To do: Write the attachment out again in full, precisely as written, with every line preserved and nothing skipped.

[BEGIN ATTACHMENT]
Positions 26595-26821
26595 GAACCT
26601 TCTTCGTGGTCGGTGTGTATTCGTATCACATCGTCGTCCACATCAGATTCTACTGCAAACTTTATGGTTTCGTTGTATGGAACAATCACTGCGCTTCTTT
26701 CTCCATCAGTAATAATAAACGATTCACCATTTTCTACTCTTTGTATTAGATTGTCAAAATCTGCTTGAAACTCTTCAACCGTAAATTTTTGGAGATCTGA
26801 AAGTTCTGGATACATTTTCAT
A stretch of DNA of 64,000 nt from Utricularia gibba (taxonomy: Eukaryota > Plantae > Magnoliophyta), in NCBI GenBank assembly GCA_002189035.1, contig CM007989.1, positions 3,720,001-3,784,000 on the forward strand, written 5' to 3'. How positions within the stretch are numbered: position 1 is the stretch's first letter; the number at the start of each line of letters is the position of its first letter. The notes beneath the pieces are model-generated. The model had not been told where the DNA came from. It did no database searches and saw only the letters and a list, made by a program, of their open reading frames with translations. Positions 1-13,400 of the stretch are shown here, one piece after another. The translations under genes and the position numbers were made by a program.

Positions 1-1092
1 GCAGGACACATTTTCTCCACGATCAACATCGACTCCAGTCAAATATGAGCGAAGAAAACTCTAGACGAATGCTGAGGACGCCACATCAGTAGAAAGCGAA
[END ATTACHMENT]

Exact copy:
Positions 26595-26821
26595 GAACCT
26601 TCTTCGTGGTCGGTGTGTATTCGTATCACATCGTCGTCCACATCAGATTCTACTGCAAACTTTATGGTTTCGTTGTATGGAACAATCACTGCGCTTCTTT
26701 CTCCATCAGTAATAATAAACGATTCACCATTTTCTACTCTTTGTATTAGATTGTCAAAATCTGCTTGAAACTCTTCAACCGTAAATTTTTGGAGATCTGA
26801 AAGTTCTGGATACATTTTCAT
A stretch of DNA of 64,000 nt from Utricularia gibba (taxonomy: Eukaryota > Plantae > Magnoliophyta), in NCBI GenBank assembly GCA_002189035.1, contig CM007989.1, positions 3,720,001-3,784,000 on the forward strand, written 5' to 3'. How positions within the stretch are numbered: position 1 is the stretch's first letter; the number at the start of each line of letters is the position of its first letter. The notes beneath the pieces are model-generated. The model had not been told where the DNA came from. It did no database searches and saw only the letters and a list, made by a program, of their open reading frames with translations. Positions 1-13,400 of the stretch are shown here, one piece after another. The translations under genes and the position numbers were made by a program.

Positions 1-1092
1 GCAGGACACATTTTCTCCACGATCAACATCGACTCCAGTCAAATATGAGCGAAGAAAACTCTAGACGAATGCTGAGGACGCCACATCAGTAGAAAGCGAA